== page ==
I dare to think this is the kind of transforming experience the wise men had, for whom their intelligence and even their generosity paled into insignificance in the face of the generosity of a God they did not know who took the risk … the risk of becoming human out of nothing else but selfless love. Even now, though the Christmas season is nearly over, it’s not too late for us to wonder again at God’s generosity… and to allow that experience to convert, to transform, to change us.
Now, if the story of the wise men ended there, we could all sleep comfortably every night. Our wonder might never end.
But, sadly, their decision to go home by another route caused unintended consequences. Herod, realizing he’s been duped by them not returning to give information about the birthplace of the child, is threatened by a rival, and seeks to eradicate the child who might challenge his power and supplant him. Never mind the collateral damage.
And so we come to the bloody slaughter of boys under the age of 2. We don’t preach on this part of the story very much. It spoils the fairy lights. Perhaps we want to preserve the “happy family” of the nativity. Perhaps the slaughter of people to satisfy a dominant power is too close to home, all too contemporary? We may look across the Atlantic to federal death row in the United States, or to boys gunned and missing from a secondary school in Nigeria, or to teenage girls in Pakistan forced to convert and marry at peril of their lives … and that’s before we recognise the sex trade under our noses in our own green and pleasant land.
The innocence of childhood meets the abuse of power — in Jesus’ life, in our own communities, and right across our world. And the younger it happens, the greater the scarring. Let’s get real about this. Jesus is not immune from these dangers in his own experience; nor is he distant or unaware today. The need for safeguarding was and is and ever shall be, in this world, very great. Exactly in the place of wonder, we have to guard safe space and protect the vulnerable. Exactly at that place of danger, Jesus is our hope: a hope that is the more real for the way as a tiny baby he brings authentic power to its knees. And for the way his tender life is threatened.
During the past year, especially during the months of lockdown, the incidence of domestic abuse in this country has soared. Women seeking sanctuary from dangers at home yet unable to get away; children vulnerable, lacking for basic protection and provision that in more normal times are mitigated through school and community programmes. If austerity was a problem in our country before COVID-19, let’s be clear about the pandemic that we must expect to follow, because low incomes are getting lower and the cost of living is rising, jobs are evaporating and state benefits will not stretch, not now and likely worse post-Brexit. Meanwhile, in other parts of the country we are raising children with such a surfeit of pampering and privilege that they have little chance not to grow into narcissistic adults.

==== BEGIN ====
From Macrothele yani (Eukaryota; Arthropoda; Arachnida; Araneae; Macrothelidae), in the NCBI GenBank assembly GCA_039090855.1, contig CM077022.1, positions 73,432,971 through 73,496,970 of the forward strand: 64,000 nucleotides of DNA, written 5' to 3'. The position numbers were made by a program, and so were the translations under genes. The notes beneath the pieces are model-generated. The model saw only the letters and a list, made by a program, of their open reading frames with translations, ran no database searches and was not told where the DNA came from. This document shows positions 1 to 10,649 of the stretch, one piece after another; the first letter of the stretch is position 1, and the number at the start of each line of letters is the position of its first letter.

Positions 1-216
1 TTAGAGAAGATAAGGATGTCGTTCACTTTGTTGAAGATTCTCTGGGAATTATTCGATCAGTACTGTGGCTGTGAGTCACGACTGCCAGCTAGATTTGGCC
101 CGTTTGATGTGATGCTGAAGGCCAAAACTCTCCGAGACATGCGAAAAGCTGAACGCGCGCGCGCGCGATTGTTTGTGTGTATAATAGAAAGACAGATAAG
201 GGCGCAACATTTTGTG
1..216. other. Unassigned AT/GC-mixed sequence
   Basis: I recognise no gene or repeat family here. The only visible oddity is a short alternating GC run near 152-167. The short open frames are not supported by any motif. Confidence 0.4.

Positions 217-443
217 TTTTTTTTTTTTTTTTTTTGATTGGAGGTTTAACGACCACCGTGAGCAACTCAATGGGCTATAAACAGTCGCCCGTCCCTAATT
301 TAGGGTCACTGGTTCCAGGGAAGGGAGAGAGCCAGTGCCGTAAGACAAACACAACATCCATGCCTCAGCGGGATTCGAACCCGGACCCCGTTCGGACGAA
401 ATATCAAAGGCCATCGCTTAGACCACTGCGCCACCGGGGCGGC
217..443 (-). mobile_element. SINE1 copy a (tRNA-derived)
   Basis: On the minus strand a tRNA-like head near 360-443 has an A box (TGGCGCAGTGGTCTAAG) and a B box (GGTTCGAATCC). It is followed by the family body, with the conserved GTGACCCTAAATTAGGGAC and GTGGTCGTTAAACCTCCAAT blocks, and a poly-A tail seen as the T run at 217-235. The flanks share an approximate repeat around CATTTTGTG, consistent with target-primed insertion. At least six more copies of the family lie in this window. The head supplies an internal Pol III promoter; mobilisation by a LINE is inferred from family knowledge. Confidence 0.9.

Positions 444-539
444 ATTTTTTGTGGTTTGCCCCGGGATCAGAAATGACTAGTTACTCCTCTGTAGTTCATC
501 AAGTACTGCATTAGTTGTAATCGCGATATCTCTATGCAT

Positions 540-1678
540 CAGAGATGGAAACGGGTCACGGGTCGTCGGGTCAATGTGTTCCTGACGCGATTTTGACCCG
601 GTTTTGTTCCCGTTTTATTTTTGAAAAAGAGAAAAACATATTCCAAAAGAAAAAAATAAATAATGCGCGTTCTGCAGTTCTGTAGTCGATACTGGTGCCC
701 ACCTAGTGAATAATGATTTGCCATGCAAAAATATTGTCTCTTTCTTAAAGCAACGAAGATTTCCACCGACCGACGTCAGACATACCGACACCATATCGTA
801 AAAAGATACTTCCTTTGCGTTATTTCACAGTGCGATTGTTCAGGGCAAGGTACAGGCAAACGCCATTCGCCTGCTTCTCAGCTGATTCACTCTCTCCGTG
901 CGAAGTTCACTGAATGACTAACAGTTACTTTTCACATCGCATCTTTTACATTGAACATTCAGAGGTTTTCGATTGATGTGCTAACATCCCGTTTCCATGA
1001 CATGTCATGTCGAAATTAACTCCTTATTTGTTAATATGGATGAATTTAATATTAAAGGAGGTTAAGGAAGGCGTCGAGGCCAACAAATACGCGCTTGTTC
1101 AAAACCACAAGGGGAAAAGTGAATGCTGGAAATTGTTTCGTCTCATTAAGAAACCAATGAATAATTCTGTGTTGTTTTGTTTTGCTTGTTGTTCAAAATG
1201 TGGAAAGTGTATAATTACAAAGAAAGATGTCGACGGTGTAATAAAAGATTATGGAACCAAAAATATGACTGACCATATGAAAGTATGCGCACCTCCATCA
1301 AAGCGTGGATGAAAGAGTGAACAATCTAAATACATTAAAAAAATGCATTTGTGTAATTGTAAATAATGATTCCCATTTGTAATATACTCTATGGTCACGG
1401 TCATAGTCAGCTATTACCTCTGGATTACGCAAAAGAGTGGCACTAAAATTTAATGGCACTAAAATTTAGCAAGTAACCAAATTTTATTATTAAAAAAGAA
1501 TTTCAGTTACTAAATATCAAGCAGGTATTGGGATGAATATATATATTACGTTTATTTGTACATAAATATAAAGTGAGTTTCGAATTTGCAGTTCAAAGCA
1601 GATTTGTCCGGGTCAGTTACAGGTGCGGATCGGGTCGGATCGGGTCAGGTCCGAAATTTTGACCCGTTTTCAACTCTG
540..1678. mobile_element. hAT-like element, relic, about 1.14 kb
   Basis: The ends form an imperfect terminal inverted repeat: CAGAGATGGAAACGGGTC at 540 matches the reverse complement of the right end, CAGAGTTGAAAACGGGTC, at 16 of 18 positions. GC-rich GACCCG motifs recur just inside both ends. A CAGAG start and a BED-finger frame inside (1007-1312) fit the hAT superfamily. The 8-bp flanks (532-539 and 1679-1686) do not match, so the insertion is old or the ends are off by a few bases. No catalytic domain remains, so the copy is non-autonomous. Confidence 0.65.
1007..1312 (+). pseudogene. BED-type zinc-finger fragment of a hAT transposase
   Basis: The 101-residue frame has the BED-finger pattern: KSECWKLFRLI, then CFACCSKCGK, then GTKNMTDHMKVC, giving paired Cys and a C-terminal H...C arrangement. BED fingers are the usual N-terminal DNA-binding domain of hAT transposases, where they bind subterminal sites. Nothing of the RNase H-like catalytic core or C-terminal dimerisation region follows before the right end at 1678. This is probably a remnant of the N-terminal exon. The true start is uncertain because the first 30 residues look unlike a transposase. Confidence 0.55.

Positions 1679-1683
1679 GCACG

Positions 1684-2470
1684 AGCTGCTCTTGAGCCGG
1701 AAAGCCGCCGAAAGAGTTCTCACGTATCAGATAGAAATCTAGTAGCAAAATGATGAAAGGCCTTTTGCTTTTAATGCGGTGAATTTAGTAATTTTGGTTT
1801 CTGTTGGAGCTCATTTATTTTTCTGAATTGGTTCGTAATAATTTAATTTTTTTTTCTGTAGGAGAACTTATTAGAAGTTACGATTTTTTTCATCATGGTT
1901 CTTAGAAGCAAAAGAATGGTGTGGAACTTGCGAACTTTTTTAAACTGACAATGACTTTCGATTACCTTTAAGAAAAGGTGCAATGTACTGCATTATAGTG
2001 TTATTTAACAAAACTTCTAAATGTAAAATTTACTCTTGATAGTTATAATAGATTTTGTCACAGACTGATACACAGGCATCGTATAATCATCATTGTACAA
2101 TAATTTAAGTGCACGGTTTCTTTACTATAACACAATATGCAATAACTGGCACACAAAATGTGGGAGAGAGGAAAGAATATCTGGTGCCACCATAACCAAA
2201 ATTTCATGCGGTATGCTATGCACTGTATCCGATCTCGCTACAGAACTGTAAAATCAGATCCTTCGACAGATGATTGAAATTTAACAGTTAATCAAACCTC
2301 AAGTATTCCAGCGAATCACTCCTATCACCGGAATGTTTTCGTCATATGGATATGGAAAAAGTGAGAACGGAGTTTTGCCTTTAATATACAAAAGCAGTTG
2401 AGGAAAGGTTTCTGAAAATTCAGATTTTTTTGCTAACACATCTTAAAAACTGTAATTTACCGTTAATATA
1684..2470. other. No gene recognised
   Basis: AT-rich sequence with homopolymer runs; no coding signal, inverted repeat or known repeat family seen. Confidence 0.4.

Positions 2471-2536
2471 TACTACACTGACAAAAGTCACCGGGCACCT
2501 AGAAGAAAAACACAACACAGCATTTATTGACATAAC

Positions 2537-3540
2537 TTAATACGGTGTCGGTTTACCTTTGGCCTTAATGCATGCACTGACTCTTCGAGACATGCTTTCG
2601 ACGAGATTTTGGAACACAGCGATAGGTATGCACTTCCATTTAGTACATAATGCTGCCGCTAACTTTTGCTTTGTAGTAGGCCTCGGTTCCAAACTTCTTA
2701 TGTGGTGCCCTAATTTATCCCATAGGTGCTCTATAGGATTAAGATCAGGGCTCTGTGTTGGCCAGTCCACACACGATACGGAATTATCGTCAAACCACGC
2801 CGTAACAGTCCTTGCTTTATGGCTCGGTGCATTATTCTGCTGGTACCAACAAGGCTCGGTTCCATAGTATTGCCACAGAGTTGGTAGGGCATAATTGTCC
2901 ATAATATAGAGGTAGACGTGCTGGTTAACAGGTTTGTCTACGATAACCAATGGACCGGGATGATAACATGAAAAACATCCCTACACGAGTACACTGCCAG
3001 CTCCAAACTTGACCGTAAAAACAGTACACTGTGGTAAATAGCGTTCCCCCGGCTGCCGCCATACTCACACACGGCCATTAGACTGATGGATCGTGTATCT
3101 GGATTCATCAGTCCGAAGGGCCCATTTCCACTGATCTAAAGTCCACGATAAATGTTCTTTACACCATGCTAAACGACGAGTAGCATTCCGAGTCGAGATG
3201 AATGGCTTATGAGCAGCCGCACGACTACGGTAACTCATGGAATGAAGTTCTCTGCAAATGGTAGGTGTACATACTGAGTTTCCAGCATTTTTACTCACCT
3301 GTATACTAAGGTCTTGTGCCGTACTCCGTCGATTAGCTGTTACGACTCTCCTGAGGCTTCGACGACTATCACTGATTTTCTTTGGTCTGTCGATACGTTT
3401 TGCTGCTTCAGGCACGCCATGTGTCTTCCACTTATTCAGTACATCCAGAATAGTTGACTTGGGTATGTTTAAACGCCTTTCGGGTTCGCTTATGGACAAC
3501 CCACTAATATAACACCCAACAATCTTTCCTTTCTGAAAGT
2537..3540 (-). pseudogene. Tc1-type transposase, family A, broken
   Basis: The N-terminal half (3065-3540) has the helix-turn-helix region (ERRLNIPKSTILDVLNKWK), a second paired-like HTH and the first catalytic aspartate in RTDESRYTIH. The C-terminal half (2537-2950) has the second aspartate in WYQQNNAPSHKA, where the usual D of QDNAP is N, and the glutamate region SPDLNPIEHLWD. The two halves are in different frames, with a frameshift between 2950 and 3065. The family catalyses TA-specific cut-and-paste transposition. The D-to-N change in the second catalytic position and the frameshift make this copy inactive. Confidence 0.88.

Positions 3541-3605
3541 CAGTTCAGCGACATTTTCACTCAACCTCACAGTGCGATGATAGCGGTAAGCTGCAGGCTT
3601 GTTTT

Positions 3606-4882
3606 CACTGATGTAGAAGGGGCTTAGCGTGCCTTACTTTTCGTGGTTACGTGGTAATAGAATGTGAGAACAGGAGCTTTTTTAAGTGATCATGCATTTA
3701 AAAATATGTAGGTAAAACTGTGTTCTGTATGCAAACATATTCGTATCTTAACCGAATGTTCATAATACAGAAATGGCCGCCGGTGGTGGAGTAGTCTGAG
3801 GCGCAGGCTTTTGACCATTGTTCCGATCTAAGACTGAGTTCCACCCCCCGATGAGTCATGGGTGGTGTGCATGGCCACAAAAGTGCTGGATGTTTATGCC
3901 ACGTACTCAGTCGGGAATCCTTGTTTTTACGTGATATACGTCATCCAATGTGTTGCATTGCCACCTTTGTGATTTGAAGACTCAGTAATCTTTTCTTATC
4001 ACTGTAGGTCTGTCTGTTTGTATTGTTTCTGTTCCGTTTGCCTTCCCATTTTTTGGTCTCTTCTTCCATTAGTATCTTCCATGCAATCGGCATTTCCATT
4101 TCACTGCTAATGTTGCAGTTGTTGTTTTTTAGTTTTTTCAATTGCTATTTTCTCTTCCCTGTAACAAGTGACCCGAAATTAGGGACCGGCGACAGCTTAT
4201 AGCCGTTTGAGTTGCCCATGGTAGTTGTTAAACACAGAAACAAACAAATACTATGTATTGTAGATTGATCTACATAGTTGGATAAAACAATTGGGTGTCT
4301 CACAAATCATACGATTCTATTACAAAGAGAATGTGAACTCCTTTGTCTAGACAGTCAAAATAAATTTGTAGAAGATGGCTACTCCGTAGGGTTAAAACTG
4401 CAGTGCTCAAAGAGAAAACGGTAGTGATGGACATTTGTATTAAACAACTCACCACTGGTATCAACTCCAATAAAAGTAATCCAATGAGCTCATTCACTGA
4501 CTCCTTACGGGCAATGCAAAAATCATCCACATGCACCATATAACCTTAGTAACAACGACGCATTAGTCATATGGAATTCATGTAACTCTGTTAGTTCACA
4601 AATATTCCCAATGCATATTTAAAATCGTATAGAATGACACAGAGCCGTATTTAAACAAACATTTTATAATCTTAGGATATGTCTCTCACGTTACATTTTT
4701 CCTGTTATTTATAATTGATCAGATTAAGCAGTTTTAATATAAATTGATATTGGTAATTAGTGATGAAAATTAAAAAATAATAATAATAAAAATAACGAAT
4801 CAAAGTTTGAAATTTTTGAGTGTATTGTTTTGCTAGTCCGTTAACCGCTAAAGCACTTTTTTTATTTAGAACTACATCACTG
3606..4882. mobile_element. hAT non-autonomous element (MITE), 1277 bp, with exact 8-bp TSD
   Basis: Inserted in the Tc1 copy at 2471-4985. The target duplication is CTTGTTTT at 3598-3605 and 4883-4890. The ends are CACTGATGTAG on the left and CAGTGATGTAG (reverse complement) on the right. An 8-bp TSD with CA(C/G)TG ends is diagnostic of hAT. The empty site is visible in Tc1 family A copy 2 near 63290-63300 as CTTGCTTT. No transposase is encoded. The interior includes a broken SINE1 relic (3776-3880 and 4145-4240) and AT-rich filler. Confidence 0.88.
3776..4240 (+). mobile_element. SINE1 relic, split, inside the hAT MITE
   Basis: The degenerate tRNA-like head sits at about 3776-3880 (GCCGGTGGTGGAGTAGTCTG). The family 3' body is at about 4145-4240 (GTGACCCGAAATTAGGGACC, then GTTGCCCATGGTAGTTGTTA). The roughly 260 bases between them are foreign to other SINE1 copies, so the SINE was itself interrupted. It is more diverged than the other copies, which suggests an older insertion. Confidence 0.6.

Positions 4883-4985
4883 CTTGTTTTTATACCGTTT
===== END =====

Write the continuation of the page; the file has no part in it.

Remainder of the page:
It is tragic. On the one hand we find the worship of Mammon and on the other hand, on an altar of Austerity we find the well-being of the poor at risk of sacrifice.
In the story of Jesus we find the innocence of childhood meeting the abuse of power, and transforming it. Both the power of Mammon, on the one hand, and the power of Austerity on the other. His very vulnerability is vital: this is the manner in which our God is made incarnate — unwrapped, undone. It’s the divine vulnerability that initiates transformation … and brings us all to wonder like a child, to be open-mouthed at the crib, to be transformed.
We pray, Lord God, your divine vulnerability may transform the exercise of human power, may bring each of us to our knees, may draw out our treasure for the sake of the poor, may hold us in wonder at the mystery of the Word made flesh.
To the One whose power at work among us can do infinitely more than all we ask or imagine. To God be glory in the church and in Christ Jesus.
The Rt. Rev. Dr. Jo Bailey Wells is the Anglican Communion’s Bishop for Episcopal Ministry.